What is Bentgrass?

Bentgrass, also known as creeping bentgrass, is a cool-season turfgrass. It's most commonly grown on golf courses in the north because it tolerates frequent mowing and short mowing heights. This high maintenance turf grass thrives in cooler climates.

Bentgrass is a serious issue for lawns because it overruns areas where bluegrass and other, better turfgrasses grow. Bentgrass is easily detectable because it grows sideways. To prevent it from spreading or causing patches, bentgrass should be kept perpendicular to the lawn. Failure to do this may result in damage to the rest of one's lawn.

Bentgrass Maintenance Requirements

  • Short, frequent mowing: Mowing at a short height, such as ½ inch or less, and frequent mowing is recommended. It's important to be careful when mowing. This is because short mowing heights may lead to scalping and discoloration.
  • High amounts of fertilizer: It's recommended that you fertilize bentgrass during its most active months, including March to June and September to November. When fertilizing, use 4 to 6 lbs. of nitrogen for every 1,000 square feet.
  • Cool weather, particularly cool nights: Cool-season grasses, like bentgrass, flourish when the temperature is between 60 to 80 degrees.
  • Frequent, irrigation, dethatching, and aerating: While frequent watering will maintain this grass type's shallow root system, regular dethatching can improve soil quality and reduce the risk for pests and diseases. Aerating is also beneficial because it makes it easier for water and fertilizer to reach the plant's roots.

Pest and Disease Problems

The following is a list of common disease and pest problems that plague bentgrass:

  • Anthracnose is a fungal disease that can destroy a variety of trees, including Maple and Oak. This disease is likely to occur during periods of cool, wet weather.
  • Brown patch usually affects cool-season grasses like bentgrass. This disease can lead to lawn discoloration.
  • Damping off occurs when hot temperatures cause seeds and seedlings to die.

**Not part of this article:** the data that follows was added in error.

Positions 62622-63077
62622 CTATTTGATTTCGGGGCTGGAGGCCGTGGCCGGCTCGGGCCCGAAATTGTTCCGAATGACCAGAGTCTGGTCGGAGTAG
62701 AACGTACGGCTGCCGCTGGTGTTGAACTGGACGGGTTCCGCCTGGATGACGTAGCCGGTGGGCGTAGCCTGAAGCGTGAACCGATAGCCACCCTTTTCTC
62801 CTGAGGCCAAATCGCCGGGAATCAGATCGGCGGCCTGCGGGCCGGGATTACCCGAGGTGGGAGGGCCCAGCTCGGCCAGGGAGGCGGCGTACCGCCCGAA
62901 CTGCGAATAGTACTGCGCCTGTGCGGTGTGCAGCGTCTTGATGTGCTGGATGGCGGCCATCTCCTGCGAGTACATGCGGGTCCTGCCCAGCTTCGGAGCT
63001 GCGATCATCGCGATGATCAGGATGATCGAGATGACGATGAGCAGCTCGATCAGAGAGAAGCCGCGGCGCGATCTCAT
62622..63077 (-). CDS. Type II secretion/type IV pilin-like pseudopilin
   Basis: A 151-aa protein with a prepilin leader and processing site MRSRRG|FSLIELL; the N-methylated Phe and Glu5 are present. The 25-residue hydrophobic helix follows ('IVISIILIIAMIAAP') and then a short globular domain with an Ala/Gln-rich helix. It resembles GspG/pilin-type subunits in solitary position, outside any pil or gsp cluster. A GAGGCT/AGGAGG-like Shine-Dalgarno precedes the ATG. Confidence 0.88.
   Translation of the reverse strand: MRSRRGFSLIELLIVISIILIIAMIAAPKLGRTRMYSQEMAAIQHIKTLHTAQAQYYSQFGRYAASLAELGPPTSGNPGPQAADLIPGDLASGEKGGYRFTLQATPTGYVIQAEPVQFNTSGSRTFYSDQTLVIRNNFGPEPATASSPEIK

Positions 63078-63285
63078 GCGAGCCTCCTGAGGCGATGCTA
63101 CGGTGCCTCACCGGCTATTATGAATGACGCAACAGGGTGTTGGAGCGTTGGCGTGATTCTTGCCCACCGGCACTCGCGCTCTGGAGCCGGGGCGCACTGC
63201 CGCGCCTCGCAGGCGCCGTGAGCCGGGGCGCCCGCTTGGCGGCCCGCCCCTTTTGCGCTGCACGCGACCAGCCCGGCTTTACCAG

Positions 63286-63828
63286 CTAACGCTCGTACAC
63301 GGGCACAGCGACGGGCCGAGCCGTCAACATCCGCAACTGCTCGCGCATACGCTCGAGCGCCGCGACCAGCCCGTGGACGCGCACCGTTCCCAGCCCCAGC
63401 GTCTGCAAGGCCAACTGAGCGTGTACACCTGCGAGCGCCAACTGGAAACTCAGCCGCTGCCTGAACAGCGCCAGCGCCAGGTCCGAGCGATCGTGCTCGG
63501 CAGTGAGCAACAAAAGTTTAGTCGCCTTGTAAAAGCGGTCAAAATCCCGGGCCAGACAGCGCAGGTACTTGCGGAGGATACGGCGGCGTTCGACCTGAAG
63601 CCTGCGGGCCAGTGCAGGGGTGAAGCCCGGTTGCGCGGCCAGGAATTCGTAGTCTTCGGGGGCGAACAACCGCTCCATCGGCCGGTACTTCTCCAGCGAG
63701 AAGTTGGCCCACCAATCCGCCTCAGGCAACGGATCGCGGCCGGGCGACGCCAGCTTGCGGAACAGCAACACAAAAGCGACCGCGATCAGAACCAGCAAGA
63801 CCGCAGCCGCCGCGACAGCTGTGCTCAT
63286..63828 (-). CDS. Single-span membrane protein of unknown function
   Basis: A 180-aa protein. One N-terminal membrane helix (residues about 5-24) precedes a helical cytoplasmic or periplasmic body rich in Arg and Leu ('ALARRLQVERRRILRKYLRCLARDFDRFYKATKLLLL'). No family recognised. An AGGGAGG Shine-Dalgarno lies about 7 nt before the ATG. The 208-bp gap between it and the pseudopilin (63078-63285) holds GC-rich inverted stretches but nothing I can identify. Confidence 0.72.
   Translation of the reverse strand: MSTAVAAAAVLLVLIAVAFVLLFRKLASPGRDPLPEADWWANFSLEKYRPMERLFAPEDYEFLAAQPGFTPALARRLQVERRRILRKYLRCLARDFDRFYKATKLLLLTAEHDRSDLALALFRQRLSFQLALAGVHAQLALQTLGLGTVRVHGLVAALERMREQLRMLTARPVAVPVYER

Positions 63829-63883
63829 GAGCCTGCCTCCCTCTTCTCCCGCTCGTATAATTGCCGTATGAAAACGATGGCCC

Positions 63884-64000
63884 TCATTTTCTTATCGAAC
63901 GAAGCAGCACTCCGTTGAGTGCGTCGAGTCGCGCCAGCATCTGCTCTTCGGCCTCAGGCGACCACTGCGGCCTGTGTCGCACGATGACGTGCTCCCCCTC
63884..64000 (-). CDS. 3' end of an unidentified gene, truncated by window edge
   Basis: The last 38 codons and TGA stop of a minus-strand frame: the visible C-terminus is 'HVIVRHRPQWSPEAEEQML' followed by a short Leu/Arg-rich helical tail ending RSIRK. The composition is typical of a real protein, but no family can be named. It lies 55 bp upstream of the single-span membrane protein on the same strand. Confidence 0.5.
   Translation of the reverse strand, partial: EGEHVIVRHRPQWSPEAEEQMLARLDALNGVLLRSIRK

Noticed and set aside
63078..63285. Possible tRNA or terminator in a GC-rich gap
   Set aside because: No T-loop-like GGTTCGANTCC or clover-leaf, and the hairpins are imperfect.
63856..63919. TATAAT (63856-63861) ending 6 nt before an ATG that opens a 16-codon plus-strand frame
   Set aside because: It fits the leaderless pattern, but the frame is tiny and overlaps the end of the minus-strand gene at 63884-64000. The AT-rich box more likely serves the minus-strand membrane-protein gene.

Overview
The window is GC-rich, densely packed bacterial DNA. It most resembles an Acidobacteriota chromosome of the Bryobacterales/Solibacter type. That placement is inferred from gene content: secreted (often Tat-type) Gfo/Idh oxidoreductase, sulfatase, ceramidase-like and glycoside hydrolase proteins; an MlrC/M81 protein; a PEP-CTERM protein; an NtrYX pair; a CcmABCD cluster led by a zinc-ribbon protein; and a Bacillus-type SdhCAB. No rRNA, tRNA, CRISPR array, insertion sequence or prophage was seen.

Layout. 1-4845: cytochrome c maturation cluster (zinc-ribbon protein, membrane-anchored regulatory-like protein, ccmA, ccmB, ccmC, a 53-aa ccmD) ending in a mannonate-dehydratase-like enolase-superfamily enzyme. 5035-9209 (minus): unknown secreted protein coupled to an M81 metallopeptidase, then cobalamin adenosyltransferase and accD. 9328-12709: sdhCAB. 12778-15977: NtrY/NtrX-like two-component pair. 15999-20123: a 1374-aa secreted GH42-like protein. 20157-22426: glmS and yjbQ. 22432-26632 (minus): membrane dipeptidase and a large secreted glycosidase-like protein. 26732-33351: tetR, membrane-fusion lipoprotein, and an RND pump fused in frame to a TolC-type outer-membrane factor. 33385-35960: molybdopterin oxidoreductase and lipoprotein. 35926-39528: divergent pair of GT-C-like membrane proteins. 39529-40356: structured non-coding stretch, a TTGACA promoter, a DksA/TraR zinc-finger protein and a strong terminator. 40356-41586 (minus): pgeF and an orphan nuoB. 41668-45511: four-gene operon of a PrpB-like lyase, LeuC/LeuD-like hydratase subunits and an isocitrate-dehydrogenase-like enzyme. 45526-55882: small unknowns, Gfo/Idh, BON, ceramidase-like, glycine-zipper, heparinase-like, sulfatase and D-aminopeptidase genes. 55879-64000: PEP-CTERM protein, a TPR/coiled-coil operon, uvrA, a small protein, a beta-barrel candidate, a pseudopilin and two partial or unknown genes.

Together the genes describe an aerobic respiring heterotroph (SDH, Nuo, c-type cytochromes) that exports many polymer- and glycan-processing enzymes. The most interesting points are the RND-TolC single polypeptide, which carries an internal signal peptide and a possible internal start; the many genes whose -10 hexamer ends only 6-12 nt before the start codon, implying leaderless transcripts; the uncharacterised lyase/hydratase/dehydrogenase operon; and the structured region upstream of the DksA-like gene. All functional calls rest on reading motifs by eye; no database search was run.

• Dollar spot causes lawns to develop discolored spots the size of silver dollars.
  • Fairy ring is a term used to describe a ring or arc of mushrooms. Although fairy rings usually appear in forests, they can also take over lawns.
  • Gray snow mold affects cool-season lawns following snow cover. Similar to other lawn diseases, gray snow mold can lead to discolored patches.

Bentgrass can also suffer from Microdochium patch (pink snow mold), Pyhtium blight, slime mold, and summer patch. Not only will these diseases affect the appearance of one's lawn, but they may also result in plant loss.

In addition to being more susceptible to pests and diseases, bentgrass is not well-suited for high traffic areas. To prevent bentgrass from weakening, it must be frequently mowed and watered. This is due to the fact that it easily accumulates thatch and has a low drought tolerance.

You can use post-emergent herbicide or non-selective herbicide to rid your lawn of bentgrass. Post-emergent herbicides are used on plants present in one's lawn. Since this type of herbicide has to be applied directly to the weed, it will not harm surrounding weeds or grasses.

Although post-emergent herbicides are effective, you may need to use a non-selective herbicide as a last resort. Unlike other herbicides, non-selective herbicides will kill any vegetation that it comes into contact with. Therefore, you'll want to be especially careful when using this product.

If you're unsuccessful at removing bentgrass on your own, you may want to contact a professional lawn care company.

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